When God graciously intervened

The ceremonies marking the 75th Anniversary of D-Day and the Normandy landings were very significant occasions. It was moving to see the humility of the veterans as they spoke, with tears, of their experiences and of their friends and colleagues who died who were, they said, the true heroes. It was right that tribute was paid by world leaders to the courage of those who took part in the landings.

Theresa May said, “Many were terribly wounded, and many made the ultimate sacrifice that day, and in the fierce battle that followed, as together our Allied nations sought to release Europe from the grip of fascism. These young men belonged to a very special generation, the greatest generation, a generation whose incomparable spirit shaped our post-war world. They didn’t boast. They didn’t fuss. They served.”

However, there was something missing that highlighted the difference between our present leaders and those who led our nation during World War II. No reference was made by the political leaders to the gracious intervention of God in delivering Britain and Europe from a cruel tyranny. The generation who fought in World War II were very conscious of their dependence on God.

Soldiers who fought in World War II were given a copy of John’s Gospel, inscribed with these words: “We commend the Gospel of Christ our Saviour for it alone can effectively mould character, control conduct and solve the problems of men and nations, and thus make life what it should be.” The statement was signed by the Commanders in Chief of the Royal Navy, the Army and the Air Force.

Seven times during World War II the King and Parliament called the whole nation to prayer. On each occasion God answered by a remarkable act of deliverance. The first National Day of Prayer was on 26 May 1940 when the entire British Army, of 350,000 soldiers, was about to be wiped out in Dunkirk. God answered prayer, the Channel became a millpond and more than 330,000 soldiers got home safely.

Another National Day of Prayer was called for 8 September 1940 when Britain’s air force was vastly outnumbered by the Nazi bombers and fighter planes. Against all the odds the British air force won the air battle. Air Chief Marshall Dowding said: “I will say with absolute conviction that I can trace the intervention of God … humanly speaking victory was impossible!” Today we face different kinds of threat and our leaders are obviously struggling. It’s a time for us all to humbly acknowledge our desperate need for God to graciously intervene.

Crushing guilt and true forgiveness

The appalling case of Larry Nassar revealed how he used his position as the USA Gymnastics national team doctor and an osteopathic physician at Michigan State University to sexually abuse more than 250 women and girls over a period of 20 years. In January, Nassar pleaded guilty to sexually abusing 7 girls, including US Olympic gymnasts, and was sentenced to 175 years in prison. He had previously been sentenced to 60 years for child pornography offences and last week received an additional sentence of 40-125 years. He will spend the rest of his life in a high security prison. He will never be released.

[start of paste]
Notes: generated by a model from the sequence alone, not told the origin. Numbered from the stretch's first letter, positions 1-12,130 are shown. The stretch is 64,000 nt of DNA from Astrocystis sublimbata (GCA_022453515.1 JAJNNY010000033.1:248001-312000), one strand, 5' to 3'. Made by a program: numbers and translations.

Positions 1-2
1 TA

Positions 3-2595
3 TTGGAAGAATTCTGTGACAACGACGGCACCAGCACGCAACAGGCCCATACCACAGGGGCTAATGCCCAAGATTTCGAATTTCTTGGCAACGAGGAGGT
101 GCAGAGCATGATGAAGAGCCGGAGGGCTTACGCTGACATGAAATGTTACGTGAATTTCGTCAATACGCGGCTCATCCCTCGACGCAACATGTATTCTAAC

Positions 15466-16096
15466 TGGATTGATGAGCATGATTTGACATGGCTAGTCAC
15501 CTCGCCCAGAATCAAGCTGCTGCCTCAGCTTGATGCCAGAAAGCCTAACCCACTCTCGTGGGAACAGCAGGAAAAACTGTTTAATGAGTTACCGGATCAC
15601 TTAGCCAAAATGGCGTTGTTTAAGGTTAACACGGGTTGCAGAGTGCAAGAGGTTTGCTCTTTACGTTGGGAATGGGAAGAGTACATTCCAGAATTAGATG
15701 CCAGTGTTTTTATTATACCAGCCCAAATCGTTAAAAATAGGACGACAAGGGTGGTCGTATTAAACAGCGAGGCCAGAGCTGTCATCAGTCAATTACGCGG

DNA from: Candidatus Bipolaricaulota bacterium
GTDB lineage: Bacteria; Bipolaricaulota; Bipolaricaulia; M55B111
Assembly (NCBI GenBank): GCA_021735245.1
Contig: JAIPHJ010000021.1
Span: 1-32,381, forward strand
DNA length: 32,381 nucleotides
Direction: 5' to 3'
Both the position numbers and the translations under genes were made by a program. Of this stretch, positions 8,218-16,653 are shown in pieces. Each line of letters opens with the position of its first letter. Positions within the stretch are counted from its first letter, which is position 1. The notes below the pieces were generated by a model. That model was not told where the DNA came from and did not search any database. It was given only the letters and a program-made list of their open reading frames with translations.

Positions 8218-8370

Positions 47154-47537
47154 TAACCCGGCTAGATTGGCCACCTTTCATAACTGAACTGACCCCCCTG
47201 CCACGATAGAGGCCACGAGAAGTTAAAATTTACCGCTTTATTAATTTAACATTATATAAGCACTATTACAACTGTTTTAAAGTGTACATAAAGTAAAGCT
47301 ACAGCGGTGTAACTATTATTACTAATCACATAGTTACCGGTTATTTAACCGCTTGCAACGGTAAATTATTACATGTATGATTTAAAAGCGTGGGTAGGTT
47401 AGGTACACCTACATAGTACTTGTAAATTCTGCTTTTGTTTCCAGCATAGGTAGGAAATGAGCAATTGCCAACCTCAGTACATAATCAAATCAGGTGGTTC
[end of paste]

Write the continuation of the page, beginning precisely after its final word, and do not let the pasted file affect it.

Former gymnast Rachael Denhollander was 15 years old when Nassar began abusing her. She was the first of Nassar’s victims to make allegations against him. She was also the last of more than 150 survivors to share her impact statement in court. Rachael is now a lawyer and is married with 3 children. Her statement was powerful and deeply moving.

Rachael said, “Throughout this process, I have clung to a quotation by C.S. Lewis, where he says: ‘My argument against God was that the universe seems so cruel and unjust. But how did I get this idea of just and unjust? A man does not call a line crooked unless he first has some idea of straight. What was I comparing the universe to when I called it unjust?'”

“Larry, I can call what you did evil and wicked because it was. And I know it was evil and wicked because the straight line exists. The straight line is not measured based on your perception or anyone else’s perception, and this means I can speak the truth about my abuse without minimisation or mitigation. And I can call it evil because I know what goodness is. And this is why I pity you. Because when a person loses the ability to define good and evil, when they cannot define evil, they can no longer define and enjoy what is truly good.”

“Should you ever reach the point of truly facing what you have done, the guilt will be crushing. And that is what makes the gospel of Christ so sweet. Because it extends grace and hope and mercy where none should be found. And it will be there for you. I pray you experience the soul crushing weight of guilt, so you may someday experience true repentance and true forgiveness from God, which you need far more than forgiveness from me – though I extend that to you as well.”